I think it’s fair to say opinion is still divided on the new Windows 8 logo, or at least Microsoft’s version. As I briefly noted in an update to my original post, it turns out the logo the prestigious design studio Pentagram proposed to Microsoft is actually different enough that I think it warrants some extra attention.
As they say, design is in the details.
The issue in question comes to light from the Pentagram website where they exhibit and explain their work with Microsoft on redesigning the Windows logo. One paragraph in particular highlights one of the fundamental features of their proposal, perspective.
The perspective drawing is based on classical perspective drawing, not computerized perspective. The cross bar stays the same size no matter the height of the logo, which means it has to be redrawn for each time it increases in size, like classic typography.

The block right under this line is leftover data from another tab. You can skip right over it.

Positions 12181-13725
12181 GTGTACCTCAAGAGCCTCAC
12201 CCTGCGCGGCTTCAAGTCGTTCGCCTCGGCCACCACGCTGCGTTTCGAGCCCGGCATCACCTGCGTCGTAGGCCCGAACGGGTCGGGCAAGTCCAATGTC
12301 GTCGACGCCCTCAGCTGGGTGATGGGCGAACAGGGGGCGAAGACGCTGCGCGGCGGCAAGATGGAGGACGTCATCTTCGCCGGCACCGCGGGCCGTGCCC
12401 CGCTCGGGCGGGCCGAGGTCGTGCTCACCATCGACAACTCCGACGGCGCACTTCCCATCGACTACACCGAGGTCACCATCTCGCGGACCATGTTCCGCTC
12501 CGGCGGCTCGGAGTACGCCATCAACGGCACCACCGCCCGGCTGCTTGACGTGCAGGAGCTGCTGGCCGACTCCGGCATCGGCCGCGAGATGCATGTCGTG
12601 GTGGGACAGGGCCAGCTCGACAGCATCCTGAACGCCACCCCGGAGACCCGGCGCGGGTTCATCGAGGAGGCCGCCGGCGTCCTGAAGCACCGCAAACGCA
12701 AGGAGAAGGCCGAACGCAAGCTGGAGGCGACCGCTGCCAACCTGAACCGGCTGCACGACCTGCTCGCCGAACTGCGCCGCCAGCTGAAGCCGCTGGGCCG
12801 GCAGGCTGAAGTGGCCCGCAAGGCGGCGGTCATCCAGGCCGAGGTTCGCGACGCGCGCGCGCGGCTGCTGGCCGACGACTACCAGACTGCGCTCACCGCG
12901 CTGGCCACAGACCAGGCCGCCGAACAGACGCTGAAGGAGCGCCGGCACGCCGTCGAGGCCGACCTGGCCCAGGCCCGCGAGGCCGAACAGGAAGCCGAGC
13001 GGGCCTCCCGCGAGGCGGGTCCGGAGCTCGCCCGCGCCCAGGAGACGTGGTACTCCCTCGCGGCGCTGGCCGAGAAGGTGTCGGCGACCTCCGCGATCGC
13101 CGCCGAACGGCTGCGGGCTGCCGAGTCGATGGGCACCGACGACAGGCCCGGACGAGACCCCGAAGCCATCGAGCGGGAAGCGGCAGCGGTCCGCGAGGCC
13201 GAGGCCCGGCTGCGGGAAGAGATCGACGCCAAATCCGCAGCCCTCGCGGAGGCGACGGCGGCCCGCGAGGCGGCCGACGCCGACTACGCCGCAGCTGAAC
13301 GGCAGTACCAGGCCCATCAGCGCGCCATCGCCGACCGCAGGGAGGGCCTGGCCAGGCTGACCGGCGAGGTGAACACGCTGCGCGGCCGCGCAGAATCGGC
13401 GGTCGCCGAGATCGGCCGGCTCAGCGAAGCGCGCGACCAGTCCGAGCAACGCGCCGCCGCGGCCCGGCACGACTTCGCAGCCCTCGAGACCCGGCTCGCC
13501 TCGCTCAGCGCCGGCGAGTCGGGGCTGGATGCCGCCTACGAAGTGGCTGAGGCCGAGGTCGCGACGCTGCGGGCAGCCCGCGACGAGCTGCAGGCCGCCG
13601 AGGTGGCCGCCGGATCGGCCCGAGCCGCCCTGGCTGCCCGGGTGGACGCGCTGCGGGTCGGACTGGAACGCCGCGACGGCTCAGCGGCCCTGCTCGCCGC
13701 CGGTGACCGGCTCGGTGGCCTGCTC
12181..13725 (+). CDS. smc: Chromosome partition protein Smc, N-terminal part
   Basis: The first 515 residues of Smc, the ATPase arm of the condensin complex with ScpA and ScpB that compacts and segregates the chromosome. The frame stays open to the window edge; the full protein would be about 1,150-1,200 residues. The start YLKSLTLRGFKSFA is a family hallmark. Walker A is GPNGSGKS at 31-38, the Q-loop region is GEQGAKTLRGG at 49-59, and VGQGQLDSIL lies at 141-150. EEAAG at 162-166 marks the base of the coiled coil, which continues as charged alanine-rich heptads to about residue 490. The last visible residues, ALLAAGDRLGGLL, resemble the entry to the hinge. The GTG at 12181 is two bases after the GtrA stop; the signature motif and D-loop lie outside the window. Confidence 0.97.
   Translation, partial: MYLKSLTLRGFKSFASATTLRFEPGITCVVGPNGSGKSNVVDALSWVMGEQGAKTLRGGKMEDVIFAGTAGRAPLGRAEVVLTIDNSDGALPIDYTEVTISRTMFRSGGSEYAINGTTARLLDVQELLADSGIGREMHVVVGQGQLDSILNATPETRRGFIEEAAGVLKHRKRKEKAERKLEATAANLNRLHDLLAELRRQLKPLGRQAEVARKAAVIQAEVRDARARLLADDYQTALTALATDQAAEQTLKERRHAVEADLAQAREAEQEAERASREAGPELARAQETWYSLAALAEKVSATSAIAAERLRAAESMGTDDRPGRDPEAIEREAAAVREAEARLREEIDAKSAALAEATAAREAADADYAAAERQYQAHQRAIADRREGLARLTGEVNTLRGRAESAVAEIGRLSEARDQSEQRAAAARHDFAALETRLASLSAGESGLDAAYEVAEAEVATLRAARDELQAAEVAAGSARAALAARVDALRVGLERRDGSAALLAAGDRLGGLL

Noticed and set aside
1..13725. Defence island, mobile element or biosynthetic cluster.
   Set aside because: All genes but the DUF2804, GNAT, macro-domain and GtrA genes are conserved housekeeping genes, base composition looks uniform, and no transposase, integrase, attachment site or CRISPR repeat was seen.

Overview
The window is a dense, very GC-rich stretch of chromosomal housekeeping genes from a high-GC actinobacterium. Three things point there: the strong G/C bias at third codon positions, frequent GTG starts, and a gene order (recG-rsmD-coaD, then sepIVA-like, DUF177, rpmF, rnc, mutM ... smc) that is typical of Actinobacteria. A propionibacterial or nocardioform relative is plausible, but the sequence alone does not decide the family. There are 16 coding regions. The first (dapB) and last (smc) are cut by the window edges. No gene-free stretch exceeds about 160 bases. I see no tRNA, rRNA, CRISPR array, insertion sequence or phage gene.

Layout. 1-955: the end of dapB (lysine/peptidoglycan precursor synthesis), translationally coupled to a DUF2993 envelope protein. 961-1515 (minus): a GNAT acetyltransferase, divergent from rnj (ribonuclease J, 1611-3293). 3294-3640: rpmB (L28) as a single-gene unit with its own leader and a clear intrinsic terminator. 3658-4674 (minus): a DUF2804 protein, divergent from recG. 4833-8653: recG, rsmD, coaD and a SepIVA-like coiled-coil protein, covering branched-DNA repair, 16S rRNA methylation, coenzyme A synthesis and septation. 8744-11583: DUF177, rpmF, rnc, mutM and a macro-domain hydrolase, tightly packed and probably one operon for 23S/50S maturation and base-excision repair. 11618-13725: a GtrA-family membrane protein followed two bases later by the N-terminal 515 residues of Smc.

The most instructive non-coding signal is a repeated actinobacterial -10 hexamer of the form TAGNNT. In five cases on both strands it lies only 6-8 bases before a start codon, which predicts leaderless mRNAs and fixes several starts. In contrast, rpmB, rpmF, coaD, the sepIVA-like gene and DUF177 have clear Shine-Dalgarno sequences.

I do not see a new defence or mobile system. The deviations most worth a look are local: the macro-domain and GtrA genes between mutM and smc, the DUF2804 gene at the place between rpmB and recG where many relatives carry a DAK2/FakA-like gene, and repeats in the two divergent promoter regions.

Even though the crossbars are just a line, the end result is a logo that is unique at different “sizes”. In retrospect, this is actually quite an interesting and thoughtful design choice that demonstrates extra attention to detail to an otherwise simple shape.
“Now why does this matter” I hear you ask. This matter because the logo Microsoft has shown off and since trademarked on the 17th of February 2012 does not inherit this feature as the trademark and following example illustrate.
To be completely anal-retentive, Pentagram’s design is a single trapezoid (trapezium) overlaid with a fixed-size crossbar, whereas Microsoft’s design is four trapezoids arranged in a two-by-two grid. There’s scale and perspective in Microsoft’s crossbar when there shouldn’t be.
Even if you disregard the difference in principle, the logo will look very different when applied to the all the various print and online materials when Windows 8 is released.
I don’t expect Microsoft to pull a GAP in their rebranding exercise and go back to the drawing board – it seems like they are already committed down this path. But I hope they’ll come to accept the one aesthetically-witty aspect of Pentagram’s proposal to heart. After all, they’re the experts Microsoft probably paid millions for.